Pollini's Beethoven 32 - yes or no?

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Lance
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Pollini's Beethoven 32 - yes or no?

Post by Lance » Wed Feb 18, 2015 6:05 pm

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First new DGG Beethoven cycle since the 1980s.

Any takers for this?
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barney
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Re: Pollini's Beethoven 32 - yes or no?

Post by barney » Wed Feb 18, 2015 6:44 pm

yes.

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Re: Pollini's Beethoven 32 - yes or no?

Post by barney » Wed Feb 18, 2015 6:47 pm

And now a fuller answer. I really like this collection. It is rare to get a cycle that takes 40 years to complete, and fascinating to try to follow his interpretive development. I compared him to Richter in his integrity and refusal to compromise. I think it is a masterly cycle. It will not be my first port of call, usually - for example, if I am introducing one of the sonatas to someone who hasn't heard it, where I might turn to to Kempff or Gilels - but I will visit it often.

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Re: Pollini's Beethoven 32 - yes or no?

Post by John F » Wed Feb 18, 2015 7:49 pm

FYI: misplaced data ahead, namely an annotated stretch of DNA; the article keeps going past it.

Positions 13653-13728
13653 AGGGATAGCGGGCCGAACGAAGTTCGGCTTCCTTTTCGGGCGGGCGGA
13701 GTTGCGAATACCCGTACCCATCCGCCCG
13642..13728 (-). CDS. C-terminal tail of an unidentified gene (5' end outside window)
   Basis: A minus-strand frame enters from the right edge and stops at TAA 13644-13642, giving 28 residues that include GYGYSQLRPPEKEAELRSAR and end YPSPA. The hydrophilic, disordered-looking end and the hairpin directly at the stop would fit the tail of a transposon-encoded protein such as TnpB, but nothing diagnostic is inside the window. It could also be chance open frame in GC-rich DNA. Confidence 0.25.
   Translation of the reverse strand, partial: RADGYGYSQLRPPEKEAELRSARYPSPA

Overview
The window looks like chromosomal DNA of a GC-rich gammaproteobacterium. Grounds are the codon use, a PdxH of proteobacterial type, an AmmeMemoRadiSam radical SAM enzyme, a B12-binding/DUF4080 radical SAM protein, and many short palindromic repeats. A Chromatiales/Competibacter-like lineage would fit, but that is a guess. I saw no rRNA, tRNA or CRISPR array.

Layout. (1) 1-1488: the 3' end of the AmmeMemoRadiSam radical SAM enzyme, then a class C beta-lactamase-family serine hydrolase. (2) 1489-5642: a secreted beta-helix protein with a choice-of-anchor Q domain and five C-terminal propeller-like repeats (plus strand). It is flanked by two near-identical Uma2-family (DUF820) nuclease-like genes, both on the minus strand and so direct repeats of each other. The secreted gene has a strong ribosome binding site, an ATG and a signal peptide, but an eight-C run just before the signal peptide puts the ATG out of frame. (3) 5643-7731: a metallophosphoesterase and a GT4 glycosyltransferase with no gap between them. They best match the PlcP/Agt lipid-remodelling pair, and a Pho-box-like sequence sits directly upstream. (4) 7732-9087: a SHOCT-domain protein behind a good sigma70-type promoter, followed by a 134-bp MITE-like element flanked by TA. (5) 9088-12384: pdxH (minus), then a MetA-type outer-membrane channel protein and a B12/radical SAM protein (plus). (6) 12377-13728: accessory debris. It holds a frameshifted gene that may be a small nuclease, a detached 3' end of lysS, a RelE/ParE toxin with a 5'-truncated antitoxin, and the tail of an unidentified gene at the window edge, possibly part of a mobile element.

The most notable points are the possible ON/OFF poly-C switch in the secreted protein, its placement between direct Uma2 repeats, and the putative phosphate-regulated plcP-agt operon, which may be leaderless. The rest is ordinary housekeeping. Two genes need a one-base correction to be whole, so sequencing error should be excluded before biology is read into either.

Pollini played the cycle at Carnegie Hall some years ago. It's remarkable to hear a pianist dash off the Hammerklavier Sonata as if there were nothing to it, but interpretively I thought his playing was pretty neutral - especially compared with Brendel who played the Beethoven cycle here at about the same time. So I wouldn't see the point of buying the Pollini set.
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Re: Pollini's Beethoven 32 - yes or no?

Post by Lance » Wed Feb 18, 2015 9:57 pm

It's a no for me, too.

Strange, of all the so-called "great" pianists in the world, I probably have the very least amount of Pollini. I much more enjoyed his artistry in the early days when he recorded for EMI. Testament issued an EMI recording of all 24 Etudes when Pollini was a mere 18 ... recorded just months after he won the Chopin Competition in Warsaw. I thought his Schumann recordings for DGG were just so-so in terms of capturing the greatness of Schumann and the emotional content of the major Schumann works. Altogether, I only have representation of Pollini on 19 CDs. Where the concerted works are concerned, I was more interested in the conductors than the pianist. And so it goes. For many, Pollini is and remains a master pianist and I would otherwise surely not take anything away from the man who has been delighting his audiences for many years.

I can, however, understand Barney's idea about being interested in traversing a 40-year-undertaking of these Beethoven sonatas by Pollini.
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Re: Pollini's Beethoven 32 - yes or no?

Post by slofstra » Wed Feb 18, 2015 11:09 pm

His 'Waldstein' recording is one of my favourite Beethoven sonata recordings. I detect a little more dance in his playing than the more crystalline Brendel or Kempff. I'd put him in league with Arrau stylistically speaking.
I would consider this purchase, but I have to see the price.

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Re: Pollini's Beethoven 32 - yes or no?

Post by slofstra » Wed Feb 18, 2015 11:13 pm